Limit exposure to light in the evenings Similarly, because our bodies know when to be active by the amount of light detected, try to limit your exposure in the evenings. If you like e-reading or watching videos before bed, dim your screen’s light settings or wear sunglasses (or blue-light glasses), Libman said. Exercise during the day Not getting enough exercise can interfere with our sleep, but so can working out too close to bedtime. Yadollahi recommends daily exercise, like walking, and to avoid high-intensity exercise an hour before bed.

Take an hour to wind down Libman recommends avoiding all “alerting activities” an hour and a half before bed, like working, communicat­ing with people or even “looking things up with great enthusiasm on the internet.” These can kick your brain back into high gear when it should be relaxing.

Raise your body temperatur­e before bed According to Bhalla, higher body temperatur­es promote natural melatonin release. There’s truth in the adage of a glass of warm milk before bed; a warm shower can also do the trick.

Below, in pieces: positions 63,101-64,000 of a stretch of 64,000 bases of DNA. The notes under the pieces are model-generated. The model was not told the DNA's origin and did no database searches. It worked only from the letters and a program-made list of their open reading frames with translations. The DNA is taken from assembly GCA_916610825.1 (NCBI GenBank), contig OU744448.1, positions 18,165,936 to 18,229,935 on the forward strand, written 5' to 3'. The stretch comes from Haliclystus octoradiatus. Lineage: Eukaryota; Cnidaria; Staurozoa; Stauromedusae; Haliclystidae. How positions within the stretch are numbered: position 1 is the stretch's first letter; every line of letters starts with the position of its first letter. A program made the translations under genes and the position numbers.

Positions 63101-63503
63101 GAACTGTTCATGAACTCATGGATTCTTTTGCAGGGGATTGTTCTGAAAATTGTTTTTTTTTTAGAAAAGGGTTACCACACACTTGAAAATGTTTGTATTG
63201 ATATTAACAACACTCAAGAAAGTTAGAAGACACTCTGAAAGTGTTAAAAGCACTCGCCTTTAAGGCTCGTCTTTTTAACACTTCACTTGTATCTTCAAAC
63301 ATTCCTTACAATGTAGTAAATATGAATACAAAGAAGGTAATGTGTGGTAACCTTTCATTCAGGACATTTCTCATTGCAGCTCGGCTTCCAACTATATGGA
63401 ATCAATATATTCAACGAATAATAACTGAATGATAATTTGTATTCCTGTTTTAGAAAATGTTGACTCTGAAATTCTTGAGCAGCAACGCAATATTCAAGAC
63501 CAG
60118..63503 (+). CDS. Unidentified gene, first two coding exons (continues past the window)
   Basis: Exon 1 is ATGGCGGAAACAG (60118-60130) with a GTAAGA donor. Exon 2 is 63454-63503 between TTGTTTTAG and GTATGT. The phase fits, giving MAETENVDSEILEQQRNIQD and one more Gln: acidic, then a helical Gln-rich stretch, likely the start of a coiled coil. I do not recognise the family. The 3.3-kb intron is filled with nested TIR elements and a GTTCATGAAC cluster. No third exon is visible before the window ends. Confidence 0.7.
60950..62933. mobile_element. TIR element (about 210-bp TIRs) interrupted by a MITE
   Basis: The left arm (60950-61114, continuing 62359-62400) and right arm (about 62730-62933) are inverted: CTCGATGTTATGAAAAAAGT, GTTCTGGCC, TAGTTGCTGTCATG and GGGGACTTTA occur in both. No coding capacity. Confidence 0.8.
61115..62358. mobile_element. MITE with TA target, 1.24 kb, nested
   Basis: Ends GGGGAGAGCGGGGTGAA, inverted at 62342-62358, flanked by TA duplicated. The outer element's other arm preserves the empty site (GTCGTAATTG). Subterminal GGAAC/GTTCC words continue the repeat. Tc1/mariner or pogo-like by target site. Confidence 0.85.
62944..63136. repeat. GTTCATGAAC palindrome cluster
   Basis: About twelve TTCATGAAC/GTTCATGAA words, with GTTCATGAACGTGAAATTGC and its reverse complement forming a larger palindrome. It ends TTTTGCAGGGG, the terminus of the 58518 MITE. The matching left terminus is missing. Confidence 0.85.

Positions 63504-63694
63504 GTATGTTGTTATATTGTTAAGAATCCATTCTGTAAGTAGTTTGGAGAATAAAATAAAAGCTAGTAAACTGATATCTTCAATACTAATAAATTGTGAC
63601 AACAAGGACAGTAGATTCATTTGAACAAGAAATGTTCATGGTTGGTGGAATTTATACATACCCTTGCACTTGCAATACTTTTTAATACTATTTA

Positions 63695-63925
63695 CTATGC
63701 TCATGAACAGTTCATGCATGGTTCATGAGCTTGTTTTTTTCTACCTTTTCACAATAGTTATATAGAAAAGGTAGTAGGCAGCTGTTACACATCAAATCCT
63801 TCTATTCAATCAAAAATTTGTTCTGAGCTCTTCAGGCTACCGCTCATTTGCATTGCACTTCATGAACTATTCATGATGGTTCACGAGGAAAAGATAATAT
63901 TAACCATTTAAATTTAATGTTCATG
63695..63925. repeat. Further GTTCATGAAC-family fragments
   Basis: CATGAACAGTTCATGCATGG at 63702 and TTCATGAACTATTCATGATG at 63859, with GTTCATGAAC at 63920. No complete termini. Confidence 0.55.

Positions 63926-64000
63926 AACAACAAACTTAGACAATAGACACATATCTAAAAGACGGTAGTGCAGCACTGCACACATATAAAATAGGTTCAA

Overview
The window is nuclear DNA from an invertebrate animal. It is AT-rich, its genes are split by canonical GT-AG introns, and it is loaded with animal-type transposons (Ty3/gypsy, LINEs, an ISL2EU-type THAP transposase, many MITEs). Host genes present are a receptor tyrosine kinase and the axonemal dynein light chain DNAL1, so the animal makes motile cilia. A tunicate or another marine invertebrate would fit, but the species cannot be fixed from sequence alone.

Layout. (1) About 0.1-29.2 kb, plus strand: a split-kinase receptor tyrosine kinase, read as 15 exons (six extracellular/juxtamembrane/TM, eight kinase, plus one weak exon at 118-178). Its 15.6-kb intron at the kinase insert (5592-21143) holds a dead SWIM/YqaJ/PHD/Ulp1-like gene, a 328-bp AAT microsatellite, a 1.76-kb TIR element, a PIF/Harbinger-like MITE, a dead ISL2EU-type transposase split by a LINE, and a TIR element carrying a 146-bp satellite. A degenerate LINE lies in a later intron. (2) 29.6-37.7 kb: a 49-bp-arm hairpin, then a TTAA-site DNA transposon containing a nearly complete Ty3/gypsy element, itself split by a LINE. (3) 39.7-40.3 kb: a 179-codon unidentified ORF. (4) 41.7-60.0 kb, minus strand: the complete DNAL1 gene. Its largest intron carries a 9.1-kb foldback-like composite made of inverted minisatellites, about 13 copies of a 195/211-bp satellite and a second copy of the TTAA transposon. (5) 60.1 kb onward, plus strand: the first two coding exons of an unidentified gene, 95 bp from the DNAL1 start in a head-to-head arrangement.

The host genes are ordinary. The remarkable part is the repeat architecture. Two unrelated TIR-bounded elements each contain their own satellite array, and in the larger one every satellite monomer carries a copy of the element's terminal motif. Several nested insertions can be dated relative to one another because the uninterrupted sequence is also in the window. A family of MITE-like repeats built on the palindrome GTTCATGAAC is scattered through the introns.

Read or listen to music in bed Libman “very much recommends” reading or listening to music or a podcast before bed. These serve as a way to collect our racing thoughts, while placing them aside to focus on a story. If you feel yourself overcome with anxiety during the night, try reading in bed until you feel calm and drowsy again, she said. Practise breathing exercises In a similar vein, if you’re feeling bedtime anxiety, Libman recommends a simple breathing exercise, which can help bring calm and the effects of meditation “without the bells and whistles.” Give the following a try: breathe in through the nose for four seconds. Hold the breath for four counts. Exhale through the mouth for four seconds. Hold for four seconds. Repeat for at least five minutes.

Bhalla reiterates that there’s no harm in getting your sleep issues checked out and that improper sleep can lead to serious health issues potentiall­y costing years of your life.

“From treating people with sleep apnea, the result is that people are actually living longer,” he said. “The worst case scenario is you’ve wasted a night’s sleep in a sleep clinic.”

 ?? SUSAN KAO TORONTO STAR ?? If you're lying awake in bed with racing thoughts night after night, know you're not alone. Sleep specialist­s are reporting a surge in anxietyind­uced insomnia, likely a result of the more stressful times we're living in.
SUSAN KAO TORONTO STAR If you're lying awake in bed with racing thoughts night after night, know you're not alone. Sleep specialist­s are reporting a surge in anxietyind­uced insomnia, likely a result of the more stressful times we're living in.